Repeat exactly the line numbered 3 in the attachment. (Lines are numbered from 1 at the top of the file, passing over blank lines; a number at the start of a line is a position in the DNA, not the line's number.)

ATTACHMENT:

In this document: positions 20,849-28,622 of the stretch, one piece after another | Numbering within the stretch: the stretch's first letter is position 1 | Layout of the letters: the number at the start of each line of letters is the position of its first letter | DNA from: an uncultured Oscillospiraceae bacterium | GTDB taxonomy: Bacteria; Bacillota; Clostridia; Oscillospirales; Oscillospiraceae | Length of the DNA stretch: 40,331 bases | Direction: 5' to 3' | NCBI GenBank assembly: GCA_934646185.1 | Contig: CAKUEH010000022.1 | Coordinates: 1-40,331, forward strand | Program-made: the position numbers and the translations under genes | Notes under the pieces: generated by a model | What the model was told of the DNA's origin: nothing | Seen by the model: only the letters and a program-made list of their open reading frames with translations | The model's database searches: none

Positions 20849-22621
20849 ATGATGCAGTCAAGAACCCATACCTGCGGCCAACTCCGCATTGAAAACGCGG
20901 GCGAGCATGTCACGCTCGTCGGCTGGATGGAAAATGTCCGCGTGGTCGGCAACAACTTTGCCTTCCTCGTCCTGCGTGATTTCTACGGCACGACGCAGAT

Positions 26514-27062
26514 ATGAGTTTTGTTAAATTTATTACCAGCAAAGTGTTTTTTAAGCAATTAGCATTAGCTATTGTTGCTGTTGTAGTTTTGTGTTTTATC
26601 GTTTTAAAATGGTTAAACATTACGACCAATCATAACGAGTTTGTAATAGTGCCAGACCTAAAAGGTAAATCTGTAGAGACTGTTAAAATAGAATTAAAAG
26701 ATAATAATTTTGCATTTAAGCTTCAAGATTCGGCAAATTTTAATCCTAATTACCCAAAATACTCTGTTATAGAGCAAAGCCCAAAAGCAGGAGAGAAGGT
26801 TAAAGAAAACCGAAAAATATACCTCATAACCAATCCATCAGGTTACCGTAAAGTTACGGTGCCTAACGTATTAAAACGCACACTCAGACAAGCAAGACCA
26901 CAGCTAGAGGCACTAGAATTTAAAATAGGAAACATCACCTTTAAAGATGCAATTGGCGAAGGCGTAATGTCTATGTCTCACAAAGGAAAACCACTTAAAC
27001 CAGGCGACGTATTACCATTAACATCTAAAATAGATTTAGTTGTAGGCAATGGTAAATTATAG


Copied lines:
20849 ATGATGCAGTCAAGAACCCATACCTGCGGCCAACTCCGCATTGAAAACGCGG